Monday, September 12, 2011

Flower Headbands

Are you addicted to Etsy? I definitely am. It is a crafters paradise. Whether you go there to buy or just browse, Etsy is an endless source of inspiration for craftiness.

Last spring, I was looking at hundreds of beautiful little girl's flower headbands on Etsy, and, I wanted every. single. one. (For my nieces of course. O.K., and a little bit for myself too.)

However, like many families these days, we are on a very tight budget around here. Spending $20+ on even one headband was out of the question. So, how is an aunt to spoil her nieces on a shoestring budget? Why, make it myself of course.

After reading through a few free online tutorials, this is the design that I decided on:

The green ribbon was left over from my wedding and the blue was from a baby shower gift. I really love how the off-white stitching down the sides of each ribbon makes the two really look like they belong together, and the off-white button in the middle (an extra from some garment that I bought at some point) is the perfect finishing touch.

A relative of mine saw a picture of the flower headband that I made, and asked if I could make one for her baby girl. For her, I created this pink polka dot version:

These ribbons don't have a neat history like the two on the previous headband. They were just your standard fabric store finds, but I love them anyway. The button in the center is a hot-pink felt button that I purchased at the same time as the polka dot ribbon. You can find them in little packets in the craft button section of the button aisle at your local fabric store.

Of all the flower headbands I made, however, my favorite was the one that I made as a baptism present for James' little friend, Kenzington.

This headband I made from off-white ribbon to match her baptism dress. Then, instead of using a button as the center of the flower, I decided to hand paint a wooden disc with a light pink cross and her initials. It ended up being the perfect finishing touch to her outfit, for, while I did know that her dress was going to be off-white, I didn't know that her shoes and bracelet would end up being the exact same shade of pink as the little cross I painted. What a lucky coincidence!

If you are feeling inspired by these headbands and would like to make your own, here is how you do it.

Cut 12 pieces of ribbon 1 1/2 to 2 inches long.

Trim the top of each piece of ribbon to a flower petal-like shape.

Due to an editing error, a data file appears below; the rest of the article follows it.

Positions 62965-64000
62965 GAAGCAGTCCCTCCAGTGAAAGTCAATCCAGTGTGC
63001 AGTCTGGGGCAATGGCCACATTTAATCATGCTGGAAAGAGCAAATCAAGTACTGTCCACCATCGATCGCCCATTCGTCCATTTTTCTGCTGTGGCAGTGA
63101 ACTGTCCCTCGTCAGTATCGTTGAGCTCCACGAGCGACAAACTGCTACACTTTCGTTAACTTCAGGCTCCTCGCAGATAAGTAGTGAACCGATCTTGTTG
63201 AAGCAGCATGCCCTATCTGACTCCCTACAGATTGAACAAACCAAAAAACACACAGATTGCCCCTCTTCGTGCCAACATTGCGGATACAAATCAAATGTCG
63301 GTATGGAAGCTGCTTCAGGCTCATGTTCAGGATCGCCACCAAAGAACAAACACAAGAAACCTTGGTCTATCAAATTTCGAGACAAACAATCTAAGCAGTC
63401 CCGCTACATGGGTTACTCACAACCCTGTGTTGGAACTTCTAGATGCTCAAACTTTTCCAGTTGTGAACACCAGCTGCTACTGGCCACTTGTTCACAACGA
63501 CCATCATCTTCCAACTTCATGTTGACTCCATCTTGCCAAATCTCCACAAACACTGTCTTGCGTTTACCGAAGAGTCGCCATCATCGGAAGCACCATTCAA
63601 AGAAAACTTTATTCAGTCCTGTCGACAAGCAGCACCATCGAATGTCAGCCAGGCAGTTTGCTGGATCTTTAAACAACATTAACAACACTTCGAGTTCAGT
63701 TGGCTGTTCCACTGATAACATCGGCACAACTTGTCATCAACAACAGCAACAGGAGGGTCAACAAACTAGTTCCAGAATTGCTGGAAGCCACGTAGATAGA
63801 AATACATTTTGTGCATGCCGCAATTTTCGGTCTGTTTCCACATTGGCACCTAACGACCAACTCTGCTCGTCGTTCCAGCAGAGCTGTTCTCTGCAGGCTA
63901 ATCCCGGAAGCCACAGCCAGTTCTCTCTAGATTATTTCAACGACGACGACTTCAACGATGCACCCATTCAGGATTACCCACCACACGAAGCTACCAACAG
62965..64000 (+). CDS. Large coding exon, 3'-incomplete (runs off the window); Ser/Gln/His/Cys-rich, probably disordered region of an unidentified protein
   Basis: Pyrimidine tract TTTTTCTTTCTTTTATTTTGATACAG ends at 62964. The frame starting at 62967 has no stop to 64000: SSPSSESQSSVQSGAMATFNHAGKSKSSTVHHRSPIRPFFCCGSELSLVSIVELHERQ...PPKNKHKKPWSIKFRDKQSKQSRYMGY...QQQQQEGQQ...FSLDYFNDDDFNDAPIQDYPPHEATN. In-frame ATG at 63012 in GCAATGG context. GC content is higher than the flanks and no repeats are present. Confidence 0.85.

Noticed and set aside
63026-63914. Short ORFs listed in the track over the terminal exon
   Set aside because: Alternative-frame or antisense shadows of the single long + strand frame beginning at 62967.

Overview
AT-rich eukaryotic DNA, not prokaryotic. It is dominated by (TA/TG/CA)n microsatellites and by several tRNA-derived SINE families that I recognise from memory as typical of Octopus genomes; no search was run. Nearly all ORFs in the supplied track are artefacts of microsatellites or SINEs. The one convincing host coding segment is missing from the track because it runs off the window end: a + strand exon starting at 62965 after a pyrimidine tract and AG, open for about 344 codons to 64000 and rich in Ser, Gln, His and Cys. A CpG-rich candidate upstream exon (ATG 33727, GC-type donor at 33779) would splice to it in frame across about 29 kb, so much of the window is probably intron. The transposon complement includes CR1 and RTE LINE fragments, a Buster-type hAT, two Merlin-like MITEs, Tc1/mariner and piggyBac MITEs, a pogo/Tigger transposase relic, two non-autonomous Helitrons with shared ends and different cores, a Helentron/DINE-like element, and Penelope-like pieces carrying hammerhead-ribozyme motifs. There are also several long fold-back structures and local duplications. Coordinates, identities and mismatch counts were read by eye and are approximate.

Using a lighter, gently melt the cut edges of each piece of ribbon just enough to make sure that it won't fray. If you melt the edge too much, it will become brittle and crack when you go to bend it.

Fold over the square ends of each piece of ribbon and, using a needle, thread all 12 petals. After all 12 petals are on the thread, go back through the first petal and tie the ends of the thread together tightly.

Then, fan the petals. It can be a bit challenging to get your petals to stay where you want them, so you might have has to fiddle with them for a while. After the petals are fanned, glue your chosen button in the center. I've found that a circle of hot glue with a large dot of Sobo glue in the center placed on the back of the button seems to work best. The hot glue gives great immediate hold, while the Sobo glue gives better long term hold.

After you make your flower, you are going to need a headband. Here is the tutorial that I used to make my headbands, but I did make a couple of minor changes.

First, Instead of using an anti-fray solution, I just went ahead and gently melted the ends with a lighter, just like I did with the flower petals.

Second, I folded over the ends of the ribbon by a half inch on each side before attaching it to the elastic for a cleaner look.

Last, if you are going to cut your ribbon to 2 inches less than the measured size of the head, and you are going to fold over the ribbon by a half inch on each side before attaching it to the elastic, then you will need your piece of elastic to be 4 inches long. This accounts for overlapping the ribbon and elastic by a half inch on each side when sewing them together.

Happy flower making!

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